New Bill Would Redistribute Casino Funds Back to Montco
HB 2552 proposes that new revenue generated by the Valley Forge Casino and Resort be distributed to local parks and heritage sites and non-profits.
On Monday, July 16, the Montgomery County Commissioners, along with state Representatives Marcy Toepel (R-147), Mike Vereb (R-150) and Todd Stephens (R-151), held a press conference to reveal new legislation that would redistribute casino revenue from the county’s share assessment.
If House Bill 2552 is passed, the casino would give 2% of its gross revenue back to the community – 75% of that will be going to maintenance and refurbishment services of parks and heritage sites, while the final 25% would be split evenly between local nonprofits Laurel House and Mission Kids.
"An estimated $1.2 million will be generated. $900,000 to the parks and heritage sites, and $150,000 each to Mission Kids and Laurel House," explained Toepel.
Currently, that money goes to the Commonwealth Financing Authority and the state determines how the money is distributed.
Mission Kids is a 501(c)(3) non-profit organization that aims to "coordinate child abuse investigations and provide appropriate referrals to victims and their non-offending caregivers," according to their mission. Similarly, Laurel House's mission is to "provide a safe haven for abused women and their children, to raise awareness about domestic violence and to advocate for social change against domestic violence.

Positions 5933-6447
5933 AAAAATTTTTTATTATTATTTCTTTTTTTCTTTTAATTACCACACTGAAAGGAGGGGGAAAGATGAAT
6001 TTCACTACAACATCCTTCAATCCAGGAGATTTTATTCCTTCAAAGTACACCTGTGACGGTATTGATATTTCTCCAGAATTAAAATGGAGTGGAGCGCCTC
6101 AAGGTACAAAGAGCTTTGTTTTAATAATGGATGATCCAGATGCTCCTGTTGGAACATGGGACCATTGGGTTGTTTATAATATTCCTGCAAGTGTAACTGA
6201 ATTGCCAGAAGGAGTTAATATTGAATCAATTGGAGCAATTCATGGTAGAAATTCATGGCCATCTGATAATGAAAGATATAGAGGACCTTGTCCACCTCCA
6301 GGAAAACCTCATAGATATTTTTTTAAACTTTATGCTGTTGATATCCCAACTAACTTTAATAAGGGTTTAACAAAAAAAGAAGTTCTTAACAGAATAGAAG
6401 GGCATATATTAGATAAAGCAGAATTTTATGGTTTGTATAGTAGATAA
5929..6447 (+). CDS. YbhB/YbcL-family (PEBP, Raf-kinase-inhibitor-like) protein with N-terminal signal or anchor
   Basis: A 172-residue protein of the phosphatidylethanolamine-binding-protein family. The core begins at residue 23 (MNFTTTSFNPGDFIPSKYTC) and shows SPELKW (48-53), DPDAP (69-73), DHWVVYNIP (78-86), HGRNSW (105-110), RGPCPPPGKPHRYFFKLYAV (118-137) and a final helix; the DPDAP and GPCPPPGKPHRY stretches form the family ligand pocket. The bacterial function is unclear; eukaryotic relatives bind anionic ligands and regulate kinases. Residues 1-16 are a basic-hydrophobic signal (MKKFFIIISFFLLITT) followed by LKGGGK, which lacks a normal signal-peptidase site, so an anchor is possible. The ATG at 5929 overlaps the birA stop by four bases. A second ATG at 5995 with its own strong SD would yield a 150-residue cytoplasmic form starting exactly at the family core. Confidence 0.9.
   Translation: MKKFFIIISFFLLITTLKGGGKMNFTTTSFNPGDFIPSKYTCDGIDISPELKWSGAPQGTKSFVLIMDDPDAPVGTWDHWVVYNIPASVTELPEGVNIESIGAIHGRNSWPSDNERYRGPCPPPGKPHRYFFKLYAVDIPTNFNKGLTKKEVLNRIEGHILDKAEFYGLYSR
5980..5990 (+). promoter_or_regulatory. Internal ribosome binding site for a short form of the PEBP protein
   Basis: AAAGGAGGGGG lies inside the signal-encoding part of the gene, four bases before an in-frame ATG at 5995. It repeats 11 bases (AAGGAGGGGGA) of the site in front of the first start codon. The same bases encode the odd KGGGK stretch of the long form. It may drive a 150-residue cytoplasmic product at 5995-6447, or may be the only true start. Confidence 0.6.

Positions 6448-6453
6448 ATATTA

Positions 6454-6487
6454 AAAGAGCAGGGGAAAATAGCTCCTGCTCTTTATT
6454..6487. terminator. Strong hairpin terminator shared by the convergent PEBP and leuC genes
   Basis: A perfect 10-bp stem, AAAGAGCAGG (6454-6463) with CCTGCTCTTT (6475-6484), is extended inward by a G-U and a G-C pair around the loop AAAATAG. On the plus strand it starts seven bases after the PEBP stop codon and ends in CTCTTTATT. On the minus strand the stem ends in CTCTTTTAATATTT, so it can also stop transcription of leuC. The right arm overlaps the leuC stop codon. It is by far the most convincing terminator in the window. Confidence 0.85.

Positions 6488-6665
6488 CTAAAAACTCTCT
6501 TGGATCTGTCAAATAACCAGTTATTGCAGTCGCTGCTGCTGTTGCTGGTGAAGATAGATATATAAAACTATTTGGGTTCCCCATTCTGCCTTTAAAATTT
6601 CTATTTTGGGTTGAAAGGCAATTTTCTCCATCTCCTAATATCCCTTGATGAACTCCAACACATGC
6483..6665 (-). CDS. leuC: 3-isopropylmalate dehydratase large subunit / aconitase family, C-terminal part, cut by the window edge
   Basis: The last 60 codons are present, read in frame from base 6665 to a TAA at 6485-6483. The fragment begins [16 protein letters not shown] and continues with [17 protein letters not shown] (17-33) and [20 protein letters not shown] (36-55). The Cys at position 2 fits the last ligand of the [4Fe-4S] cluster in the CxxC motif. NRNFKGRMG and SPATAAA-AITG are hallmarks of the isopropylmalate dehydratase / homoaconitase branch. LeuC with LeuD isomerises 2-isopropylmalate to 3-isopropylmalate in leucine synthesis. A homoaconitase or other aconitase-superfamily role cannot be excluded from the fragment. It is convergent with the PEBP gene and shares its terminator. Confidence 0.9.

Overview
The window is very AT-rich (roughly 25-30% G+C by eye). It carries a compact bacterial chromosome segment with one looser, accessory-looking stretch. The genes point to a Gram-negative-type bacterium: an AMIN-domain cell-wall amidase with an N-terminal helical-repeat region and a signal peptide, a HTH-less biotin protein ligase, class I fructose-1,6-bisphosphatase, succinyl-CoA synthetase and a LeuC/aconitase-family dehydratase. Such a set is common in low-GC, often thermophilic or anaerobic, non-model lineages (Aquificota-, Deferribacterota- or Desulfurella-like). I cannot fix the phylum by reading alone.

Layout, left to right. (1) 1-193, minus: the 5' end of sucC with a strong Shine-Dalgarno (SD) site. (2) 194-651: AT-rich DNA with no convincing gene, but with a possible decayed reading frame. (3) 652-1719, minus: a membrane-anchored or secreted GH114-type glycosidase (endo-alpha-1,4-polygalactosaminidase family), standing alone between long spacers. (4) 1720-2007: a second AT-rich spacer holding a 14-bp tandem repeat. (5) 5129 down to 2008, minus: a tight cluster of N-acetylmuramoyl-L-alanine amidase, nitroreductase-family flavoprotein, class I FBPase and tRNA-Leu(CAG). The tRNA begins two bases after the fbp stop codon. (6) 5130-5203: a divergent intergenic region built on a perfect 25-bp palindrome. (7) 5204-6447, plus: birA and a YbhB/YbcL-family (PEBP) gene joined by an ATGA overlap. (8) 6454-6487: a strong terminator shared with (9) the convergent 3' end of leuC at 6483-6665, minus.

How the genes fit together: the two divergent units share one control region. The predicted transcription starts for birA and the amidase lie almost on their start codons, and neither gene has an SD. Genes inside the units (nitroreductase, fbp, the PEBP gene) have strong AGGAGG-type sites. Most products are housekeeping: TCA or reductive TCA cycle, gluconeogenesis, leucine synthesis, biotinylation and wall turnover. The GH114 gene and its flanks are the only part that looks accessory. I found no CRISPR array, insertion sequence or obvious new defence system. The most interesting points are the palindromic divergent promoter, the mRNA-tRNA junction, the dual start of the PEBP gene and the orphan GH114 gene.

"These programs are extremely important to the community. Their services are highly needed due to the number cases of abuse," said Toepel.
“One in every four girls and one in every six boys will be sexually abused before they are 18,” said Mission Kids Executive Director Abbie Newman. “Mission Kids aims to aid in the trauma.”
"It is a little casino and there is only so much being generated. We wanted a dedicated line item of where the money was going. We talked it over and chose two that we thought the money would really benefit," said Toepel, when asked why these two organizations were specifically selected. "We would like to help everyone, but there just isn’t enough money."
Laurel House Deputy Director Marcus Christmas believes it’s great for community funding to be given back to them.
"We need support from our community because domestic violence is a community issue," said Christmas.
The commissioners revealed that the 2% county share assessment was always designated to go to the counties and therefore no money would be drawn from other programs.
"The important part is that this is a bipartisan decision so that this goes through and we can continue to help the parks and heritage sites as well as the Laurel House and Mission Kids provide these services that are so important to our community," said Toepel.
"We look forward to keeping our community safe," said Stephens. "It’s great for the community to see our government working together."